White Sands

"We looked. We were ready to believe. We were ready to see." (p. 120)

I found White Sands: Experiences from the Outside World by Geoff Dyer in the new non-fiction/travel section in the used book store. The wrinkle of the broken spine down the middle of the simple white soft-cover was what initially made me pick it up. After reading a few pages I knew this would be a good book. Never have I laughed as much as I did reading this book, and paused to look up photos of the mysterious looking places mentioned in this collection. 

The book consists of 10 stand-alone essays, each prefaced with an interesting seemingly unrelated story that has a connecting theme to each piece. Dyer recounts a variety of travel experiences set in French Polynesia, China, New Mexico, the Arctic Circle, and California. His writing exudes curiosity and is rich with insight, mixed with a jaded traveler point of view that comes across as negative but also humorous with a relatable kind of honesty. Initially, I was slightly irritated but found his voice entertaining and enlightening. 

The overall theme is, "[e]verything that has happened stays happened. Everything has consequences." Meaning, even when things don't go as we would have liked and sometimes go terribly wrong, it's how we react and deal with it that makes or breaks a moment. The title, White Sands, refers to a national park in New Mexico. The title also brings to mind pristine white sand beaches, a postcard of an idolized vacation spot, so far from the truth. I searched for White Sands and zoomed in on the striking white park on Google maps, amazed how the area almost looks like a body of water when seen in contrast with the surrounding desert and patches of green. 

I laughed because this book brought back memories of my own travels, when I was at times frustrated and downright disappointed. Thinking back, those experiences are a source of endless internal jokes because they really were not so terrible even though they seemed at the time. When I read about Dyer and his wife being outsmarted by the evading Northern Lights on their "worst" trip, I remembered how we once flew to DC in the springtime solely for the purpose of seeing the cherry blossoms. It rained the entire time and there were no blossoms to be seen, except a brief sighting of pink from the plane window when we departed and the sun came out.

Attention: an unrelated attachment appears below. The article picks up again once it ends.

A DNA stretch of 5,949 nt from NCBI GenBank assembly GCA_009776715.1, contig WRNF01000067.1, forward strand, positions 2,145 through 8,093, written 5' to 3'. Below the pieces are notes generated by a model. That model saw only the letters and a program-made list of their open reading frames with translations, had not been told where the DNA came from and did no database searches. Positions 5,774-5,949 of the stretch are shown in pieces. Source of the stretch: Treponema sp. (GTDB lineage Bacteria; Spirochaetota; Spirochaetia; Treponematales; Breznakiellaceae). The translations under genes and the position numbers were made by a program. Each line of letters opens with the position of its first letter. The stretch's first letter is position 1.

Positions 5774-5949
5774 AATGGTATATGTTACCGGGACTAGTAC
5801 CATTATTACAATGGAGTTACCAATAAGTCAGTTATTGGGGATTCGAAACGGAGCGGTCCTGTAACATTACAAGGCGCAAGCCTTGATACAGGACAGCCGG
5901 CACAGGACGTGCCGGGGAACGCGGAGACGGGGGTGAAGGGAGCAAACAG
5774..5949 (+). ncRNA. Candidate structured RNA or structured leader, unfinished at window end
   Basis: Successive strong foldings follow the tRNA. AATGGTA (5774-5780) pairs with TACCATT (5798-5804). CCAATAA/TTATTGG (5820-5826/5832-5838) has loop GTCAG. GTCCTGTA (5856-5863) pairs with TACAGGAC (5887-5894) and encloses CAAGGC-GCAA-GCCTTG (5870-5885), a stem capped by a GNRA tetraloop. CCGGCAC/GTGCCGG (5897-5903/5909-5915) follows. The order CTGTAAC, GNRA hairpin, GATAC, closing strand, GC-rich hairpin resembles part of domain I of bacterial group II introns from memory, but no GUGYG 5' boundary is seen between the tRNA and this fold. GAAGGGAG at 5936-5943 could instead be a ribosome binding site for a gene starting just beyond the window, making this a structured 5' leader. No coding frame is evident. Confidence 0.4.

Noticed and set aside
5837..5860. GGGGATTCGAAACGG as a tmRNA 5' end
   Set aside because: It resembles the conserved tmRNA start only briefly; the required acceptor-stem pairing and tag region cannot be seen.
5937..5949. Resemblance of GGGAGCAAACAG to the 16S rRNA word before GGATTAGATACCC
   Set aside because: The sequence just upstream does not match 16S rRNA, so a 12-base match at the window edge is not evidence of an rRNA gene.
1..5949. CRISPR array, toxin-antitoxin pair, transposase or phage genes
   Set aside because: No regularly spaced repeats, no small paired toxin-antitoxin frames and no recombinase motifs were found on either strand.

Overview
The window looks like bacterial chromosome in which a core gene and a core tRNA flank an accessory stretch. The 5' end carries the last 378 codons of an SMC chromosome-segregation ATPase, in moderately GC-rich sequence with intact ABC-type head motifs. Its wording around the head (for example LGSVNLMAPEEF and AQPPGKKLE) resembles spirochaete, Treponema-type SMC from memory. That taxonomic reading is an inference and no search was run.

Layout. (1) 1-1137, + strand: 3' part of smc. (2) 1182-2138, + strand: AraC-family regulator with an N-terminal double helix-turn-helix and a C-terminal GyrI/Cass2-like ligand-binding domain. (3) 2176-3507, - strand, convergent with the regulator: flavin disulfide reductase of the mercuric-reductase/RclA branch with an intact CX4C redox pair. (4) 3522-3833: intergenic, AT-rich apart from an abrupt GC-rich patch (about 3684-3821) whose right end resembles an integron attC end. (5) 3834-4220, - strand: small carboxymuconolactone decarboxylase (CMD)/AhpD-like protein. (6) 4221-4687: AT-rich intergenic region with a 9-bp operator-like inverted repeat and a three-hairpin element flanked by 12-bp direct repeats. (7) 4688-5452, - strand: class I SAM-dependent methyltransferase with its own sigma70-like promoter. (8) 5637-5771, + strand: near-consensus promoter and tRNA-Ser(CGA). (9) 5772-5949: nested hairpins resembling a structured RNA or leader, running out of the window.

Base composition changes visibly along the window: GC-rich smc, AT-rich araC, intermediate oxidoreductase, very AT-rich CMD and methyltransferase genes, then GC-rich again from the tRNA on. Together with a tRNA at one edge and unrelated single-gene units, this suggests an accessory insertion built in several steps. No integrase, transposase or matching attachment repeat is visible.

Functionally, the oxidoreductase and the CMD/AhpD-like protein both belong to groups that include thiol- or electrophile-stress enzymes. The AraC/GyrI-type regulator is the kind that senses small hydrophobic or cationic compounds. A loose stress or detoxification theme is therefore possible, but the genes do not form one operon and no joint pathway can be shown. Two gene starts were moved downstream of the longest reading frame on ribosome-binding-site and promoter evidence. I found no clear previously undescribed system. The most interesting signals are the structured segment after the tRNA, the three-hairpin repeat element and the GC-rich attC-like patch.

I remembered the time we were stranded in the airport on Christmas, when I insisted we leave early in case of traffic. We ended up watching almost an entire season of Arrow, sitting on chairs we dragged closer together at a coffee shop at the terminal for hours. It wasn't so bad, we decided, at least we had brought a tablet with us to watch something together and had a cozy place to wait out the storm. 

I remembered the time the hotel bed seemed uncomfortably hard, and upon closer inspection found a sheet of plywood under the mattress that I decided to remove, after which the mattress had promptly collapsed. During this process, we also discovered a very large and fortunately very dead cockroach under the bed. When pointed out to the hotel manager, he said, "Oh good! The poison worked" and that seemed final enough.

I remembered the time I was nearly knocked down by an enormous umbrella that flew out of nowhere on the beach, slicing across my shoulder. The first thought I had was, at least it didn't hit me in the face and break my glasses, which made no sense at all. 

I remembered the many times when the places we wanted to visit where closed for the duration of our stay. All those memories now make me feel lighter when I laugh, even though when they happened I felt weighed down with worry. Often times, imperfect beaches are the more beautiful because there are fewer travelers there to ruin them. 


  1. Oh geez, your hotel experience ha! Great review, Olia.

  2. Whites sands was one of the places we visited on our epic road trip last winter. It was a surreal experience. Unfortunately, it was very cold and winter that day and we did not get out to explore much.

    1. It must have looked very different in the winter. Were there signs advising not to pick up hitchhikers?



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